I am trying to create a database to store articles, posts etc. They will usually contain a header column, content and some meta data like author or date time stamp, I assume each of these will be a different column. Content and headers could be of any length.

My first instinct was to use PostgreSQL with varchar columns. But I was reading up on NoSQL and it seems like a better option for writing, sorting and retrieving these kinds of data, I was looking at mongodb and Cassandra.

There will be a high write from data gathering and high read rate of the data for a recommender system.

I am looking at aws as well, I saw there is documentdb(mongodb), keyspaces(Cassandra) and dynamodb. Which would be the best option for my case? Or Should I stick to PostgreSQL?

  • It will always be the same, header, content, metadata wise. The problem is the length of each and the types of data we might potentially get like images (this is secondary). What would you suggest
    – anarchy
    Feb 15, 2022 at 12:00
  • 1
    I think this is an interesting discussion topic, but is off-topic for the Q&A format of this site. That said, this site stores Posts in Microsoft SQL Server, and WordPress (which powers about 1/3 of the Internet) uses MySQL. Reading about those designs might help you articulate some more specific, and on-topic questions to ask.
    – AMtwo
    Feb 15, 2022 at 21:01

1 Answer 1


Please see my recent answer on SQL vs NoSQL databases for further information, but the most relevant part from it is:

When to choose a NoSQL database system over a RDBMS depends on a number of factors, none of which I would say primarily involve performance. But one of the main factors that is useful for determining when to choose which type of database system is based on the fact of if you have a well defined schema.

One of the primary benefits of a NoSQL database is the lack of strict schema enforcement. This allows the developer to not have to manage the schema as much in the data layer and defers when they do need to concretely define it until the data is consumed in the application layer.

The reason this is a benefit is because if you have a schema that changes very frequently, isn't well defined, or is outside of your control (such as ingesting data from external sources), then NoSQL gives you the ability to not have to manage it at the time the data is being stored in your database. Rather you can handle how you want to utilize a loose structure at the time the data is consumed, which is usually further down the stack (e.g. in the application layer).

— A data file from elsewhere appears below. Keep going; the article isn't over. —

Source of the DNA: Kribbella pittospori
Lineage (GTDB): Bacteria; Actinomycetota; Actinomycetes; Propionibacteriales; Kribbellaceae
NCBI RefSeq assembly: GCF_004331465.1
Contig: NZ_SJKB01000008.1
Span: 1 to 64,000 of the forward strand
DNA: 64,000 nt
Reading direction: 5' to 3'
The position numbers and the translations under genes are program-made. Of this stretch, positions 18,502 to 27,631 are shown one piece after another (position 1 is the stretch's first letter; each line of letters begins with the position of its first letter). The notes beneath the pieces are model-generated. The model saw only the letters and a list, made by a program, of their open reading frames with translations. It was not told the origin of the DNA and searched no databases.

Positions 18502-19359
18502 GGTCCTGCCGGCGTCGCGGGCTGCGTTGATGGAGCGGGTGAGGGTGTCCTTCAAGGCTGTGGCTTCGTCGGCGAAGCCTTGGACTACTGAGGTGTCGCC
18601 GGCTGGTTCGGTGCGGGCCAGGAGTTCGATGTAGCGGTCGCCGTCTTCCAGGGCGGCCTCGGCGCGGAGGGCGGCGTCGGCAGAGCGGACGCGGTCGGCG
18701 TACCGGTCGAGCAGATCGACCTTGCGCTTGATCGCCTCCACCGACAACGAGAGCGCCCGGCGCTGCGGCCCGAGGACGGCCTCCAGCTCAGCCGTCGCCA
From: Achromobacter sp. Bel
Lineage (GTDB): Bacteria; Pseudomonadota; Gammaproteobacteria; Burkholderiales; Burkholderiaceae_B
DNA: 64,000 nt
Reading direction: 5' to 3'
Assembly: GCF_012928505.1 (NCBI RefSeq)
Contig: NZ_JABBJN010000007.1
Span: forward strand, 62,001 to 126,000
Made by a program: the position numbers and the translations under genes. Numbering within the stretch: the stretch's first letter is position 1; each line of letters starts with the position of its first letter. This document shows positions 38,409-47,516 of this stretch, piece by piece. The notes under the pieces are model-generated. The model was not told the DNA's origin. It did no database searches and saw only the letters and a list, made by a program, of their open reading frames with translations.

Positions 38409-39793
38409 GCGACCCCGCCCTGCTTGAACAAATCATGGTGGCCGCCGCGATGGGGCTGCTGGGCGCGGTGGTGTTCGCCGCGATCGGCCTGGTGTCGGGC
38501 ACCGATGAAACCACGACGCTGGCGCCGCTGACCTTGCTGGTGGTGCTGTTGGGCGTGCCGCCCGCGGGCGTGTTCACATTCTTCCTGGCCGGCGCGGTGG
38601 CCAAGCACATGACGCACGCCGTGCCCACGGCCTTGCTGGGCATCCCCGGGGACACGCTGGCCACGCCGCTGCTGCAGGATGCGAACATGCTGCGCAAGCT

If you have a concrete schema, or one that will change at a rate that's tolerable for you to manage in the data layer, then a SQL (RDBMS) such as PostgreSQL would be just fine.

The fact that you're able to articulate concrete objects (articles and posts) and properties of those objects (header column, content and some meta data like author or date time stamp) is a sign you have a somewhat concrete schema. Also in the comments you mentioned "It will always be the same, header, content, metadata wise." which is another good sign your have a concrete schema and could utilize a RDBMS.

The problem is the length of each and the types of data we might potentially get

This is generally a non-issue as most modern database systems (both SQL and NoSQL) have the capabilities to store wide column data. For example, PostgreSQL has VARCHAR(N) and TEXT column data types, which I believe VARCHAR(N) can roughly hold up to 1 GB (approximately 1 billion string characters) of data in a single row, and TEXT having no limit in the amount of data it can store. Some people do store raw image data in their relational databases though it's debated if that's generally good practice or not regardless of the type (NoSQL vs SQL) of database you choose - my opinion is to store the file path in the database to a file stored in a file system elsewhere.

So it's up to you to decide how well defined your schema is, how often it's likely to change, and if you want to manage those changes in the database. But there is no "best database" in this scenario, they'll all perform relatively equal.

You may find more useful information further reading another answer I wrote that goes more in depth on the details of concrete vs loose schema definition in the context of NoSQL vs SQL database choices.

  • Will I be wasting space if I use varchar or text? What if some rows have only 1000 chars
    – anarchy
    Feb 15, 2022 at 14:07
  • @anarchy: there is no difference between varchar or text in terms of space usage or performance.
    – user1822
    Feb 15, 2022 at 14:08
  • So it’s not a fixed amount per row for text or varchar? Like creating a 128bit Int for storing 2 digits or something, the space will be allocated as 128 bits even if I don’t use up all of it
    – anarchy
    Feb 15, 2022 at 14:10
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    @anarchy You should post a separate question regarding space consumption of PostgreSQL data types, specifically VARCHAR, as I have minimal experience working with PostgreSQL. But my understanding is VARCHAR(N) (varchar abbreviated for variable character) means it can hold any number of characters up to N and will only consume space equal to that number of characters, for that row, plus a very negligible amount of overhead for the data type. So correct, it's not a fixed amount of space consumed for every row.
    – J.D.
    Feb 15, 2022 at 15:01

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